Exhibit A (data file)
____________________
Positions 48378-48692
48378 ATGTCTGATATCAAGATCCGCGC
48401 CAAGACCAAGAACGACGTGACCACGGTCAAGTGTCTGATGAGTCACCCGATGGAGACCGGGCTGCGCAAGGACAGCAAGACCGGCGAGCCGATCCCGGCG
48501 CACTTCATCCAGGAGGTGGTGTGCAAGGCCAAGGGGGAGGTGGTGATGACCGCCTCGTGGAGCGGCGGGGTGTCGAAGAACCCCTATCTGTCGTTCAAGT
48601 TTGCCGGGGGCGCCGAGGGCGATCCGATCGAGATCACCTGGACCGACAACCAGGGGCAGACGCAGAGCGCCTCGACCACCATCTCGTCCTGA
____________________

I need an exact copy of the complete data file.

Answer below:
Positions 48378-48692
48378 ATGTCTGATATCAAGATCCGCGC
48401 CAAGACCAAGAACGACGTGACCACGGTCAAGTGTCTGATGAGTCACCCGATGGAGACCGGGCTGCGCAAGGACAGCAAGACCGGCGAGCCGATCCCGGCG
48501 CACTTCATCCAGGAGGTGGTGTGCAAGGCCAAGGGGGAGGTGGTGATGACCGCCTCGTGGAGCGGCGGGGTGTCGAAGAACCCCTATCTGTCGTTCAAGT
48601 TTGCCGGGGGCGCCGAGGGCGATCCGATCGAGATCACCTGGACCGACAACCAGGGGCAGACGCAGAGCGCCTCGACCACCATCTCGTCCTGA